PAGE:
Chip Kelly has been the Eagles coach for about a year and a half. But it seems like forever since Andy Reid was running the show. I remember everything about Reid right up until the end, but it just seems like a distant memory. Part of the reason for that is that Kelly has come in and really made the Eagles his team.
Things were less dramatic when Reid took over for Ray Rhodes. They both ran the 4-3 and the West Coast Offense. They had similar backgrounds and beliefs. The one big difference is that Reid bought into Joe Banner’s desire for younger players. Rhodes preferred veterans. Reid had a plan. Rhodes wanted immediate results.
Kelly has brought tons of change to the Eagles. From smoothies to the read option to the 3-4, life is very different for the guys in green as well as Eagles fans. Not all of the changes are great. Kelly got rid of Training Camp being up at Lehigh. That was a great experience for the fans. Kelly no longer lets PE.com show extensive practice clips. Heck, they had TC shows that would last for hours.
If the changes help the Eagles to win, I’m all for it. But that doesn’t make them any less frustrating.
I can’t stress enough how happy I am that the Eagles hired Chip Kelly. I know that Bruce Arians and Mike McCoy each had success in 2013. I know Gus Bradley is a lovable coach who would have been a solid hire for the Eagles. But those guys don’t have the overall vision that Kelly does. I don’t know if Kelly’s ideas will result in championships, but coaches like him don’t come around very often. I think you have to roll the dice on greatness when you’ve got the chance.
I’m dying to know how things turn out over the next 3 to 5 years. Does Kelly build the Eagles into an elite powerhouse that does special things? Is he just a good coach that produces good results? Do things go terribly wrong when plants start attacking people? Sorry, I got off track there.
We all have to just sit back and enjoy the ride. Let’s see where Chip Kelly takes us.
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Tim McManus put together a “What They’re Saying About the Eagles” post over the weekend. There was one really interesting bit.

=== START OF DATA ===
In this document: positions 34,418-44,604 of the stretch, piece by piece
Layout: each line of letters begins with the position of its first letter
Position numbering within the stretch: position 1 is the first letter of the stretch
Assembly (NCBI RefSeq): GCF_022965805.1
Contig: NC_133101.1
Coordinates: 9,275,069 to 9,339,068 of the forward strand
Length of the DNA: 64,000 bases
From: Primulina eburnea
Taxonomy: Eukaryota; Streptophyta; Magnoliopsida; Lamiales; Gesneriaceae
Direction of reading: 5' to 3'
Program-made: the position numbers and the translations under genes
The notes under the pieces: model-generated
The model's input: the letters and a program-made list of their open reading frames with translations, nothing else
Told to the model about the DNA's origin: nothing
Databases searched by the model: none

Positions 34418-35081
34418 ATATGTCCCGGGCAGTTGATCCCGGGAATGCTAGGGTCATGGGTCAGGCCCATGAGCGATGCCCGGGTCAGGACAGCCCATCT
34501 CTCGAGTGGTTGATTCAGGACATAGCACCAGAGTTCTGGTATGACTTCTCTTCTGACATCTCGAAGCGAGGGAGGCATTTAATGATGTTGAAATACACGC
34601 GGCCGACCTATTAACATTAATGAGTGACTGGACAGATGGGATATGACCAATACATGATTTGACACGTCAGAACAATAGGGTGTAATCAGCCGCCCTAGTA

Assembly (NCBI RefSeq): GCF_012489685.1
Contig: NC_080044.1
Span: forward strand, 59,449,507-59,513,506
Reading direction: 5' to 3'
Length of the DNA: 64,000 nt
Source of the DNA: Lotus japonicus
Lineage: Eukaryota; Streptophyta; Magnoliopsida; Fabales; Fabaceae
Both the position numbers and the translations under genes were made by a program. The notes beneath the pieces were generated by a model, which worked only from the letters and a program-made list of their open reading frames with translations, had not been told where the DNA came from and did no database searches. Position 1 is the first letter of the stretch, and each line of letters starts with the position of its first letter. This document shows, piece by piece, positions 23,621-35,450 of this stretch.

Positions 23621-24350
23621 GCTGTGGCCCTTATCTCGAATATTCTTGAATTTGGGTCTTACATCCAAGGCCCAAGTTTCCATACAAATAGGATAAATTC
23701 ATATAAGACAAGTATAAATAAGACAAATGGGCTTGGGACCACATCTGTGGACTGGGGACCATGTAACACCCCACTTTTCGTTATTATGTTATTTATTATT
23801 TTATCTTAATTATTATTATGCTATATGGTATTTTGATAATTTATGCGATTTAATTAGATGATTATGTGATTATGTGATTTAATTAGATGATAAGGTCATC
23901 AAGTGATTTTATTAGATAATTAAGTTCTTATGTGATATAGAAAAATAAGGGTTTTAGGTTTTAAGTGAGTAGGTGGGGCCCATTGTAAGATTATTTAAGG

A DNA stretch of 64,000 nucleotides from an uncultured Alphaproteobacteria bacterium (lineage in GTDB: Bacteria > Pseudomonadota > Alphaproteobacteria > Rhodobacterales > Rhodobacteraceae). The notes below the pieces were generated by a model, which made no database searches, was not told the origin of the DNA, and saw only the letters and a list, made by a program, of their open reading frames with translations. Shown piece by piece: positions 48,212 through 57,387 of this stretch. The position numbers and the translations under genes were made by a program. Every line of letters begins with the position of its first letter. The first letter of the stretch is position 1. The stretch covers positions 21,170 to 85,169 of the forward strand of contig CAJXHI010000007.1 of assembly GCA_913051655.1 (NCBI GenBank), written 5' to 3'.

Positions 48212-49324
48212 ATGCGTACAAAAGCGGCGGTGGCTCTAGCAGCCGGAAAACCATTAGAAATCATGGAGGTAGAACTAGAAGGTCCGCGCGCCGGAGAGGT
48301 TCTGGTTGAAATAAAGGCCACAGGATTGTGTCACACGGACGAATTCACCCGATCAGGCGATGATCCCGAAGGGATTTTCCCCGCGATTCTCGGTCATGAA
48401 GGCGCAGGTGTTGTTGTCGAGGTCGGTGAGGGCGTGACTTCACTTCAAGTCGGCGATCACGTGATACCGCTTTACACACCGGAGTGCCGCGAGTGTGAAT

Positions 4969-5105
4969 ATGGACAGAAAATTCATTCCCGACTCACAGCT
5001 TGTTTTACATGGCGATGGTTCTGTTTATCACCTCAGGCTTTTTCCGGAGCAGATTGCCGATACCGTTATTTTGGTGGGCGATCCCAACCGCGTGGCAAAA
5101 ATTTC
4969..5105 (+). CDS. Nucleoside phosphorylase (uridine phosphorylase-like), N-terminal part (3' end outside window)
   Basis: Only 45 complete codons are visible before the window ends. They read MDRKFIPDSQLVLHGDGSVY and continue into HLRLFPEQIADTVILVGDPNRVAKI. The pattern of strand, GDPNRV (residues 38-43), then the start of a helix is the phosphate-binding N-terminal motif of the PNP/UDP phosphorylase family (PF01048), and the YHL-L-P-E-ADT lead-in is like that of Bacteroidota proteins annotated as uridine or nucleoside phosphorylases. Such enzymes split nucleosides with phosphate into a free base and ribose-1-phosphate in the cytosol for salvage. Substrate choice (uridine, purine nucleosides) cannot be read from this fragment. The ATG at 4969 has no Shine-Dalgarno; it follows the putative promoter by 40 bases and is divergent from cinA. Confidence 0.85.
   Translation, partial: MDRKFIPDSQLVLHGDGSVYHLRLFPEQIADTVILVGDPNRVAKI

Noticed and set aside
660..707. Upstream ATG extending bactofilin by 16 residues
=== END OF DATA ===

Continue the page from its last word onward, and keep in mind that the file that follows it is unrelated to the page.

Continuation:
KC Joyner of ESPN.com says the Eagles won’t miss DeSean Jackson. He identifies four elements that are part of their plan to replace his production, which includes the return ofJeremy Maclin.
Jackson’s main role in the Eagles’ offense was to be the vertical threat. According to ESPN Stats & Information, his 905 receiving yards on vertical passes (defined as aerials thrown 11 or more yards downfield) accounted for 38 percent of Philadelphia’s production in that area last season.
Maclin missed the entire 2013 campaign due to an ACL tear in his right knee, but in 2012 he outpaced Jackson in terms of vertical receptions (47 for Maclin, 42 for Jackson), vertical yards (540 for Maclin, 449 for Jackson) and vertical touchdowns (five for Maclin, two for Jackson). To be fair, Maclin played in 15 games that year and Jackson played in only 11, but even if those numbers are tabulated on a per-game basis, Maclin was nearly as productive as Jackson. Given that his recovery is going quite well (Maclin recently said he feels faster in some ways), Maclin should be on pace to mimic Jackson’s role as a downfield target in 2014.
Good old KC Joyner. He drives me nuts at times. Joyner loves his numbers, but they don’t always have good context. Numbers don’t mean anything without proper context.
That said, Joyner has been right much of the time when it comes to his numbers.
The way to look at Mac/DJax is this. Jackson was such a vertical threat that teams always had a plan for dealing with him. The only way he put up the numbers he did is because of his great speed. Maclin isn’t such a threat and teams will single cover him on a regular basis. When they do, Mac is fast enough to beat them deep and make a play. He can produce similar type numbers, but only because he is defended differently.